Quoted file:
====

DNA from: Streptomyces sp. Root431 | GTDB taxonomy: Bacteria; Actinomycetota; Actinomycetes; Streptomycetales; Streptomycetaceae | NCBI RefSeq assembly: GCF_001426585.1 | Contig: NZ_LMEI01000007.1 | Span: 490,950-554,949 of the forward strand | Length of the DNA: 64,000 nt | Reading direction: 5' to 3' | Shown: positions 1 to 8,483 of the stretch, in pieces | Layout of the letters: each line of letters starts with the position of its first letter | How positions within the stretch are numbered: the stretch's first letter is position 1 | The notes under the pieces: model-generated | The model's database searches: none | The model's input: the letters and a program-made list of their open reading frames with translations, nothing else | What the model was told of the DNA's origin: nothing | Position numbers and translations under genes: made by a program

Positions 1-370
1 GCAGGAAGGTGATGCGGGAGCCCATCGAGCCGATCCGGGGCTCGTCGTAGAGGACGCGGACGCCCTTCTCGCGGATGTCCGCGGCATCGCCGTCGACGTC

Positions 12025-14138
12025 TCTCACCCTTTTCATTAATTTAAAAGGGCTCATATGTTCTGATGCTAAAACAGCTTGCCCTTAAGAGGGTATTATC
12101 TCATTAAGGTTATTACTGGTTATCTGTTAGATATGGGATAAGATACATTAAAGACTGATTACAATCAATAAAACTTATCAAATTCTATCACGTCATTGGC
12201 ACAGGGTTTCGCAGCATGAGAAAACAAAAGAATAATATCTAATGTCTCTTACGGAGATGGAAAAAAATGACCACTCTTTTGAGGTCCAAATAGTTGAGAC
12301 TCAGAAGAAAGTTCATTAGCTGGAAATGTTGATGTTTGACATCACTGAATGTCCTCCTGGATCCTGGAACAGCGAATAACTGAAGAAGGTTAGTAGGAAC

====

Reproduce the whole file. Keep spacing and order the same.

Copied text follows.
DNA from: Streptomyces sp. Root431 | GTDB taxonomy: Bacteria; Actinomycetota; Actinomycetes; Streptomycetales; Streptomycetaceae | NCBI RefSeq assembly: GCF_001426585.1 | Contig: NZ_LMEI01000007.1 | Span: 490,950-554,949 of the forward strand | Length of the DNA: 64,000 nt | Reading direction: 5' to 3' | Shown: positions 1 to 8,483 of the stretch, in pieces | Layout of the letters: each line of letters starts with the position of its first letter | How positions within the stretch are numbered: the stretch's first letter is position 1 | The notes under the pieces: model-generated | The model's database searches: none | The model's input: the letters and a program-made list of their open reading frames with translations, nothing else | What the model was told of the DNA's origin: nothing | Position numbers and translations under genes: made by a program

Positions 1-370
1 GCAGGAAGGTGATGCGGGAGCCCATCGAGCCGATCCGGGGCTCGTCGTAGAGGACGCGGACGCCCTTCTCGCGGATGTCCGCGGCATCGCCGTCGACGTC

Positions 12025-14138
12025 TCTCACCCTTTTCATTAATTTAAAAGGGCTCATATGTTCTGATGCTAAAACAGCTTGCCCTTAAGAGGGTATTATC
12101 TCATTAAGGTTATTACTGGTTATCTGTTAGATATGGGATAAGATACATTAAAGACTGATTACAATCAATAAAACTTATCAAATTCTATCACGTCATTGGC
12201 ACAGGGTTTCGCAGCATGAGAAAACAAAAGAATAATATCTAATGTCTCTTACGGAGATGGAAAAAAATGACCACTCTTTTGAGGTCCAAATAGTTGAGAC
12301 TCAGAAGAAAGTTCATTAGCTGGAAATGTTGATGTTTGACATCACTGAATGTCCTCCTGGATCCTGGAACAGCGAATAACTGAAGAAGGTTAGTAGGAAC